Home / Directory / Currencies and Coinage / Ancient Coinage

Browse category: Ancient Coinage

Links related to ancient coinage.

Links (11):

The WildWinds website has been created as a reference and attribution resource in the field of ancient numismatics.

Siliqua - Wikipedia

The siliqua is the modern name given to small, thin, Roman silver coins produced in the 4th century A.D. and later. When the coins were in circulation, the Latin word siliqua was a unit of weight defined as one twenty-fourth of the weight of a Roman solidus.

Celtic coinage - Wikipedia

Celtic coinage was minted by the Celts from the late 4th century BC to the late 1st century BC. Celtic coins were influenced by trade with and the supply of mercenaries to the Greeks, and initially copied Greek designs, especially Macedonian coins from the time of Philip II of Macedon and his son, Alexander the Great. Thus Greek motifs and even letters can be found on various Celtic coins, especially those of southern France.

Obol (coin) - Wikipedia

The obol (Greek: ὀβολός, obolos, also ὀβελός (obelós), ὀβελλός (obellós), ὀδελός (odelós). lit. "nail, metal spit"; Latin: obolus) was a form of ancient Greek currency and weight.

reidgold.com Replicas and Forgeries | Lipanoff Studio

The Lipanoff Studio is a workshop of ancient coin copyists in Bulgaria. According to now defunct site they had at GeoCities, they produced ancient coin copies using ancient methods -- hand-tool engraving and hammer striking. This site alternately referred to the studio as "Lipanoff, Todorov & Co." and "Todorov & Co.," with Chavdar Lipanov appearing to be one of the principles. Judging from stylistic similarities, with the Athenian Owl below being the most obvious example, it appears that one or more of the individuals involved with the Lipanoff Studio were former apprentices of the Bulgarian ancient coin replica maker Slavey Petrov.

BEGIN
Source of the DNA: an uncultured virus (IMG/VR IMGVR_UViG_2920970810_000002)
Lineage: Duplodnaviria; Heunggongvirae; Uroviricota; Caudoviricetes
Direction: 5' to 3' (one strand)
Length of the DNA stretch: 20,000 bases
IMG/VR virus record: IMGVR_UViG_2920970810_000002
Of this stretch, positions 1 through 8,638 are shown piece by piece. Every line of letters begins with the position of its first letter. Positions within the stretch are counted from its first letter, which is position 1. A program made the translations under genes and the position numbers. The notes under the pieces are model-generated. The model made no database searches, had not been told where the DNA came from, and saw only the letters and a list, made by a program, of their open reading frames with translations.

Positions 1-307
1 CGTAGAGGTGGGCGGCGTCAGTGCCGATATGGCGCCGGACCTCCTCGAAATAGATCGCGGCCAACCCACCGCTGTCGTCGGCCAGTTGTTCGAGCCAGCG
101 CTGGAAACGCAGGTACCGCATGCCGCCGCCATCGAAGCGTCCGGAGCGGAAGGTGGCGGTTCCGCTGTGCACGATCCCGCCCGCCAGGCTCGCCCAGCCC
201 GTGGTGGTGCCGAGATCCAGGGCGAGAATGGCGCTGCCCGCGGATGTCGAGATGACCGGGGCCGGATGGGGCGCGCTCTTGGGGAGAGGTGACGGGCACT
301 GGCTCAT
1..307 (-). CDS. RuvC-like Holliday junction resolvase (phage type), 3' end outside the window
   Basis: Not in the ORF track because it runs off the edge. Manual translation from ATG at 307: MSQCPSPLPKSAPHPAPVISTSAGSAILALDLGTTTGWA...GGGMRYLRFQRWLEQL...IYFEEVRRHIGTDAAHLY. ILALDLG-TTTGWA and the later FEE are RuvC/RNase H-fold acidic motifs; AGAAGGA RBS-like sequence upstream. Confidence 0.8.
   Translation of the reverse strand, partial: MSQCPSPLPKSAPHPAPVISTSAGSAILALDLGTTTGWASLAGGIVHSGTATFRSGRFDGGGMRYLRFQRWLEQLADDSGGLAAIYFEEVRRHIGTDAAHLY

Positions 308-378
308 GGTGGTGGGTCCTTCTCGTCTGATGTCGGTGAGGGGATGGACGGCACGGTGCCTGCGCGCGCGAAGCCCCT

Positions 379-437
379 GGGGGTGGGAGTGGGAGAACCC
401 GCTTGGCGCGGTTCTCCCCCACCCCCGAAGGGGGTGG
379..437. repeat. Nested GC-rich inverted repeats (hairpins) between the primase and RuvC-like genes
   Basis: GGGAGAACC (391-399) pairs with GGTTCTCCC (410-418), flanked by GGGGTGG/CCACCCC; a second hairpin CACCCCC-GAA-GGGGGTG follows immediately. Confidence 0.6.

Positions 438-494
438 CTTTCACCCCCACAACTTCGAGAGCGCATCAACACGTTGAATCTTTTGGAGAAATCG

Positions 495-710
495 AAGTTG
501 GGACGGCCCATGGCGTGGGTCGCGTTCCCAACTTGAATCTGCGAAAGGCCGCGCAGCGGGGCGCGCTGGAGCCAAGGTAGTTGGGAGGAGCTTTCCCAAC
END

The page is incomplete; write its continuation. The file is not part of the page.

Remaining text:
Punch-marked coins - Wikipedia

Punch-marked coins are a type of early Coinage of India, dating to between about the 6th and 2nd centuries BC. The first coins in India were minted around the 6th century BC by the Mahajanapadas of the Indo-Gangetic Plain, and certainly before the invasion of Alexander the Great in the 4th century BC. The coins of this period were punch-marked coins called Puranas, Karshapanas or Pana. Several of these coins had a single symbol, for example, Saurashtra had a humped bull, and Dakshin Panchala had a Swastika, others, like Magadha, had several symbols. These coins were made of silver of a standard weight but with an irregular shape.

snible.org | Black Sea Hoard and other Apollonia diobol fakes

In 1988 a Bulgarian lifeguard discovered a hoard of 150 diobols of Mesembria and Apollonia types. He gave a few to a German tourist to sell in the West. A German dealer bought them for DM 50 (about US $25) each and offered to buy the rest at the same price. The lifeguard smuggled most of the rest of the diobols into Germany but only received DM 30 per coin.

Follis - Wikipedia

The Roman follis was a large bronze coin introduced in about 294 (actual name of this coin is unknown) with the coinage reform of Diocletian. It weighed about 10 grams and was about 4% silver, mostly as a thin layer on the surface. The word follis means bag (usually made of leather) in Latin, and there is evidence that this term was used in antiquity for a sealed bag containing a specific amount of coins. It is also possible that the coin was named Follis because of the ancient Greek word "φολίς" meaning a thin layer of metal which covers the surface of various objects, since originally this coin had a thin layer of silver on top.

Forvm Ancient Coins: Roman Coin Info

Large database of Roman coins.

Forvm Ancient Coins: Mint Marks of Roman Mints

Mint marks are located on the reverse of the coin at the bottom in an area known as the 'exergue'. The exergue is visually set off from the rest of the reverse design by a line. In some cases, part of the mint mark (such as the officina or workshop) may be found in the body of the reverse design or even on the obverse field.

reidgold.com Apollonia Pontika Fakes | "New York" Hoard

In 1999 a large quantity of forgeries of Apollonia Pontika drachms were dispersed at the New York International Numismatic Convention. I'm calling these the "New York Hoard."